There is a lot of uncertainty when thinking about the gender of the speaker as well. This person does not reveal his or her true identity but given the descriptions of Clarinda, conclusions could be drawn that this person is homosexual. Supposing we go by Frangos’ allegations that Clarinda is hermaphrodite, then we are left wondering what the speaker could be, and what part of Clarinda did s/he fall in love with? Since the speaker indicates that Clarinda played the role of a man in the lovemaking process s/he is most likely feminine or lesbian. This is indicated in the twentieth line which states “when ere the manly part of thee, would plead” (22) and it however indicates that the person in question has a manly.
There is a possibility that this person is not entirely male, but a part of him acts male. The question here now is, is it the section of her physical being that is male making her hermaphrodite, or is it the emotional part making her lesbian.
From the poem, it is possible to conclude the sexual identity of the speaker. S/he speaks from the feminine perspective ruling out the possibility of her being male. This, therefore, leaves us with a clear indication that she is a female, hence raising the whole controversy of the character being described. If we take into consideration Wahl’s allegations that Clarinda is a lesbian, then we will make conclusions that the speaker being a woman is a lesbian as well.
However if we consider the allegations made by Frangos that Clarinda is hermaphrodite, then we can justify that the speaker is a woman with normal emotional feelings falling in love with Clarinda’s masculine traits. This however is not an ultimate conclusion as well since s/he could also be a “lesbian falling in love with the feminine part of Clarinda” (Wahl 50). The best conclusion therefore in my opinion is that the speaker could be a woman with a questionable sexual identity.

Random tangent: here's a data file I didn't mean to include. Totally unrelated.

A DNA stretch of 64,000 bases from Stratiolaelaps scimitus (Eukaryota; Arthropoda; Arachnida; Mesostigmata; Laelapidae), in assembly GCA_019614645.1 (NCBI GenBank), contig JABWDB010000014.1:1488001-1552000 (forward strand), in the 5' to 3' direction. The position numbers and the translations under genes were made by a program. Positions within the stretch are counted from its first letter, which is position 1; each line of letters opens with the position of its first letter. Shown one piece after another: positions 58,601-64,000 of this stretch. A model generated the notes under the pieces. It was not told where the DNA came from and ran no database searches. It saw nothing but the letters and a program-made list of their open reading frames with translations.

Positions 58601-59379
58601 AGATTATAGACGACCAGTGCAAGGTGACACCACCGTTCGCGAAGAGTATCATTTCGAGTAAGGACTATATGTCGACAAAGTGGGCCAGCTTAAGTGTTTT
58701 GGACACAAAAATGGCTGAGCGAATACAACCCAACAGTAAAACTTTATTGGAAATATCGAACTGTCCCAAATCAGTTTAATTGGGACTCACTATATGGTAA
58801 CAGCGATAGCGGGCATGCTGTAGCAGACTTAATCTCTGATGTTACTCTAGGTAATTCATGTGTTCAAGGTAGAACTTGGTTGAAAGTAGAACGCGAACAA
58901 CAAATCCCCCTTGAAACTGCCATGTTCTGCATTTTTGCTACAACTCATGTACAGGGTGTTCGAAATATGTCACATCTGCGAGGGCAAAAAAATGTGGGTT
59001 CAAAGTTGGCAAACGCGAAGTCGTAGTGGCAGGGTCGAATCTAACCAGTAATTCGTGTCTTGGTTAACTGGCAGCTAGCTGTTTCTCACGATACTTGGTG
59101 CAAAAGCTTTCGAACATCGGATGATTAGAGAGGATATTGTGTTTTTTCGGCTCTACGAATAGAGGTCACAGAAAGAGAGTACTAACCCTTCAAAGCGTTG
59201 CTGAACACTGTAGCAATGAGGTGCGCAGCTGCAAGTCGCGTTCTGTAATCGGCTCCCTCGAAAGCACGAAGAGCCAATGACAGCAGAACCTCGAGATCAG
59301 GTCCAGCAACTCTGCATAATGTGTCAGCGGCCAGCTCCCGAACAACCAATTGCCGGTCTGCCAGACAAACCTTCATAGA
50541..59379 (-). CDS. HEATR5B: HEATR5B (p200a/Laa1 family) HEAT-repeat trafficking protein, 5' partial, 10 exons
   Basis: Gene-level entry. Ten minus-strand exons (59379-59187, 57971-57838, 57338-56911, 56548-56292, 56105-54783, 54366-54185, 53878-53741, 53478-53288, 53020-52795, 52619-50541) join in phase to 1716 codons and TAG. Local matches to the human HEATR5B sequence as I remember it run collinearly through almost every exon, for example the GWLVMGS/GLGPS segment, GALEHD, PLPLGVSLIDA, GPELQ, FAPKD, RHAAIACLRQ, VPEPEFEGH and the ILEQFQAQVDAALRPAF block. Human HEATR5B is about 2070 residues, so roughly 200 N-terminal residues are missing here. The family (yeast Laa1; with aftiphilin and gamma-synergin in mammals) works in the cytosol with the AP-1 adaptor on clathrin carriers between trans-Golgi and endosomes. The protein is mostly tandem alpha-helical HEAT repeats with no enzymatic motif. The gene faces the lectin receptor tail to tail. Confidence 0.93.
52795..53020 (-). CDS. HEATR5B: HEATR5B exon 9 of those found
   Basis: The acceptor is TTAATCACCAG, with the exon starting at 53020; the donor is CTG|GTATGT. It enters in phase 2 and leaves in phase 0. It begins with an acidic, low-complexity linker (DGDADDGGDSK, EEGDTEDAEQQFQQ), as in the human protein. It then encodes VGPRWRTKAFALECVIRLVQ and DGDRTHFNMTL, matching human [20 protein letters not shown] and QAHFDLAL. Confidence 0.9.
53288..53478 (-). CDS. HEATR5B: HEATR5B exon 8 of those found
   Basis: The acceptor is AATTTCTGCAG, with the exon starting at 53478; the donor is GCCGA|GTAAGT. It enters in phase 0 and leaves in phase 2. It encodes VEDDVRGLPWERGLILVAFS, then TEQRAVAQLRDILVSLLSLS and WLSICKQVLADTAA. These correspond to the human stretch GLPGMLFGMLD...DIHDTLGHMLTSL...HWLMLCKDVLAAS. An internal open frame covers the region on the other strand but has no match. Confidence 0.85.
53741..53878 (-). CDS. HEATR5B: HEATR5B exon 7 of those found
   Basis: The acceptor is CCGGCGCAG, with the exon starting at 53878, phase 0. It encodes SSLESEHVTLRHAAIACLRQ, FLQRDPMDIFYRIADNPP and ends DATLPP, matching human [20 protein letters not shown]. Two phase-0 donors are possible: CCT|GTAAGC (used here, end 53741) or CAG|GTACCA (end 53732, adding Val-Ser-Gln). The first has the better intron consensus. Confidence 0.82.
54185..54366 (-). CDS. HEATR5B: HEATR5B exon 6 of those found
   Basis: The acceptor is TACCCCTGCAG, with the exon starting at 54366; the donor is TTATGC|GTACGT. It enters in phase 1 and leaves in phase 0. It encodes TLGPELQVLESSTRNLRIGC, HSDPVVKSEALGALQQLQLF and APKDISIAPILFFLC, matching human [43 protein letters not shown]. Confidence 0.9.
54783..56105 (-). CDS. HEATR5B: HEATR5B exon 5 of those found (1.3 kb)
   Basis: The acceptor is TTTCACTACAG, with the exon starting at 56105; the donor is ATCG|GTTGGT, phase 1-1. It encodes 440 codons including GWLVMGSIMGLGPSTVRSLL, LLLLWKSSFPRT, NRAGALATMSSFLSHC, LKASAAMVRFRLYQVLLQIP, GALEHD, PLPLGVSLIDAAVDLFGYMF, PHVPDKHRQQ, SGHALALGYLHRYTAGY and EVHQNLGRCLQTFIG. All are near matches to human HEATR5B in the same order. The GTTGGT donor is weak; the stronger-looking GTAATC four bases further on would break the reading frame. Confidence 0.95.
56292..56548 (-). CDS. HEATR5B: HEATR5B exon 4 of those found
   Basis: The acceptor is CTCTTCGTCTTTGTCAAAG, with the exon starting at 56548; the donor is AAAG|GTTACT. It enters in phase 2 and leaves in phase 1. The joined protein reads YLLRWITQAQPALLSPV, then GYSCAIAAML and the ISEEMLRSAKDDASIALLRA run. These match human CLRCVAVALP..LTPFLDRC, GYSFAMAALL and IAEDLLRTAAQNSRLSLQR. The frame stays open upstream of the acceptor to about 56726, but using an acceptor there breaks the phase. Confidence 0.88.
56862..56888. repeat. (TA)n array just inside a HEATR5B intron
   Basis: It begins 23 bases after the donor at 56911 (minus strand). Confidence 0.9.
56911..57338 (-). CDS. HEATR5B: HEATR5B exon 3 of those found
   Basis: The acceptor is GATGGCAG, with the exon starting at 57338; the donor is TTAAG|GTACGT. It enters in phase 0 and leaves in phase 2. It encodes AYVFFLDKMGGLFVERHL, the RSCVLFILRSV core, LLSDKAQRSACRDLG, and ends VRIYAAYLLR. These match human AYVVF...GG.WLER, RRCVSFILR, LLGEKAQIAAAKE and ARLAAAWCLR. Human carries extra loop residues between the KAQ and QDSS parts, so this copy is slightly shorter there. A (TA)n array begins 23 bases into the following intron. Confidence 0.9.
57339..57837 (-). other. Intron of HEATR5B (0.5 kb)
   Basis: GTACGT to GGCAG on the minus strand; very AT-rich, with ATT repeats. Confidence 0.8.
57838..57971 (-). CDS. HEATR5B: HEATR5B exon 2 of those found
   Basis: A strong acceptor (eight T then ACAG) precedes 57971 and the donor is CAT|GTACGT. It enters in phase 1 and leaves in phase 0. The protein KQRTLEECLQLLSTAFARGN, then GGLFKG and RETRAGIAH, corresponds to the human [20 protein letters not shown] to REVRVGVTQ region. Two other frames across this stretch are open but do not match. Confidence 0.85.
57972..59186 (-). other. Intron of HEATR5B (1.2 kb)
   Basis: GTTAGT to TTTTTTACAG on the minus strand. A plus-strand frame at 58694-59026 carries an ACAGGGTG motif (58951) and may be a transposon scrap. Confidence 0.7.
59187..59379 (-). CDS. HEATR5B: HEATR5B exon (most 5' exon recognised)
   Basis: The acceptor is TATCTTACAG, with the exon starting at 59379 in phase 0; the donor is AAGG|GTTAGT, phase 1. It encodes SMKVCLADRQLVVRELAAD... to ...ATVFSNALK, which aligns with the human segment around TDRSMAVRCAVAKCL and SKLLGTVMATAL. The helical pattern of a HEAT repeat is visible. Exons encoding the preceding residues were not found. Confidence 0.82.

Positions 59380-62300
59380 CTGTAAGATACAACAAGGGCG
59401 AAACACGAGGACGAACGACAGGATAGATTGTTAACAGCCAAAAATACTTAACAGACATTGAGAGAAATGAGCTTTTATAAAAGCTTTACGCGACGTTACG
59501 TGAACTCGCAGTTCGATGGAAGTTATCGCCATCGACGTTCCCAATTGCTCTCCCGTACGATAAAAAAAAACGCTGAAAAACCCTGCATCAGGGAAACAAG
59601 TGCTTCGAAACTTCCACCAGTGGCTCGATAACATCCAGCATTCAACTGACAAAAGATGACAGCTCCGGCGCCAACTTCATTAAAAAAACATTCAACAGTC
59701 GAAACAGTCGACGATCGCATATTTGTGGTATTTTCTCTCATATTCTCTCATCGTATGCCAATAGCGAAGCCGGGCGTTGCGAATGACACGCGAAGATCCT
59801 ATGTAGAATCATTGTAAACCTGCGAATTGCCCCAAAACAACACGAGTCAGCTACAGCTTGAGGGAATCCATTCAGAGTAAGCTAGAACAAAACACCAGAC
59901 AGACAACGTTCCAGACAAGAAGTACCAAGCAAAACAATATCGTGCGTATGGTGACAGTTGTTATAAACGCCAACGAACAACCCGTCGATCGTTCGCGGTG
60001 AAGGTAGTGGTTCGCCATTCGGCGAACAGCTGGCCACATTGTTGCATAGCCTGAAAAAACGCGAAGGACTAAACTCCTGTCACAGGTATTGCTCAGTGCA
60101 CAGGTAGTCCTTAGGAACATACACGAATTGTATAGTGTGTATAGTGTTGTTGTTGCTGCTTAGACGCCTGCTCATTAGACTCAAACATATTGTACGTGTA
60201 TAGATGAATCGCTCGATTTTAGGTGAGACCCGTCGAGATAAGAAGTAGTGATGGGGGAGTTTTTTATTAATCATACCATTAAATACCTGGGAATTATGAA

Frangos’s arguments seem to be taking the lead here considering the evidence she presents from the poem. Her arguments are not based on any form of assumption and that compels us to want to believe that Clarinda is hermaphrodite rather than a lesbian. The speaker in the poem avoids the use of gender pronouns about the character and this could mean that she or he is neither male nor female, hence, hermaphrodite. “He uses direct references as though the character were right there besides the speaker, thus referring to her or him as you” (Frangos 23). This makes it difficult for the reader to judge Clarinda as being male or female. This brings more confusion on the possible gender of the character and this is referred to as the “hermaphroditic overtones of the poem” (Frangos 24).
By now, it is clear why the speaker refers to the person she made love to as being “more than a woman” (Behn 1). Her feminine beauty is referred to as implying that she is as beautiful as a woman. The speaker however addresses the masculine part as this is what she is most interested in. The masculine description refers to her as a swain, another term for their boyfriend. This is a male who is in love with a female, especially for sexual reasons.
Frangos uses the following statement to describe this character, “her mannerisms and attitudes make her masculine but she can inspire love/desire, a character commonly found in women” (25). Wahl does not argue much concerning the gender of Clarinda but she indicates that whatever the relationship between these two people was, it was accepted by the society in that era. Using her arguments that Clarinda is a lesbian, we can conclude that the society was either not aware that such relationships existed, or they were fine with it.